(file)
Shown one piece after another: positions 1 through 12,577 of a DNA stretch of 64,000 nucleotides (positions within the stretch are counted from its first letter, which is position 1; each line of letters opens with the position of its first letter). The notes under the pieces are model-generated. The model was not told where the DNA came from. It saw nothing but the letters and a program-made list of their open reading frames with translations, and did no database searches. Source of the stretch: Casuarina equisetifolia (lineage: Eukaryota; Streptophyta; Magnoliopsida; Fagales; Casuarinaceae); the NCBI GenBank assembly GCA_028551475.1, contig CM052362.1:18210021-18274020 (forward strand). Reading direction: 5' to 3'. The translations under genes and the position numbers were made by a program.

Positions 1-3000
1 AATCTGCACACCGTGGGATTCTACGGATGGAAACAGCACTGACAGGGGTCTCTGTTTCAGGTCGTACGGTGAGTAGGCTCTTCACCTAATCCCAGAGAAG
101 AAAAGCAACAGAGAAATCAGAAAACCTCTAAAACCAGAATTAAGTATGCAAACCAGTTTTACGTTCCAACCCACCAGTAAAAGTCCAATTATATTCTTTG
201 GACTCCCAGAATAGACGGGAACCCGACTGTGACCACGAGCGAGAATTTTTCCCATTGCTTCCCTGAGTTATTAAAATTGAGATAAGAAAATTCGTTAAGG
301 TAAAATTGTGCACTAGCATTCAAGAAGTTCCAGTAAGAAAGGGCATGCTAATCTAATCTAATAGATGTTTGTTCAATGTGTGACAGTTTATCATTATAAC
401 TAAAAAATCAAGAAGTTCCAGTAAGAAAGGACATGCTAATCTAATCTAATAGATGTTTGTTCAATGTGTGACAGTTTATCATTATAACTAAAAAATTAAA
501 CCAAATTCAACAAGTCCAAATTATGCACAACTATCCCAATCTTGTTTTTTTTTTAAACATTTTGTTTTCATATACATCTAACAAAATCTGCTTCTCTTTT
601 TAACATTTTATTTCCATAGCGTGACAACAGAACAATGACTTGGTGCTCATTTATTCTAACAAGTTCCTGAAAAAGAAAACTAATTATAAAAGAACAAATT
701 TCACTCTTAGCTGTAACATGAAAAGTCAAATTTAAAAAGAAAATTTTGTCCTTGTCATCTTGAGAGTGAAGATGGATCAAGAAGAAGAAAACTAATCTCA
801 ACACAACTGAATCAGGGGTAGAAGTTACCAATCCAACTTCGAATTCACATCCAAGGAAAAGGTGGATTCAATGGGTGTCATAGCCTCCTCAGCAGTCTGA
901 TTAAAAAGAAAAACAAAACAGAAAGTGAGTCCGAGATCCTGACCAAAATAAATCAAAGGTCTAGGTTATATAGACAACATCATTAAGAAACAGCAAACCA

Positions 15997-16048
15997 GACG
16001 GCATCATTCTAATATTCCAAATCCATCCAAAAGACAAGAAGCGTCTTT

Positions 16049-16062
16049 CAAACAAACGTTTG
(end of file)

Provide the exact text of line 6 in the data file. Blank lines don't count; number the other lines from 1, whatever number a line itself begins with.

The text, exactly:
301 TAAAATTGTGCACTAGCATTCAAGAAGTTCCAGTAAGAAAGGGCATGCTAATCTAATCTAATAGATGTTTGTTCAATGTGTGACAGTTTATCATTATAAC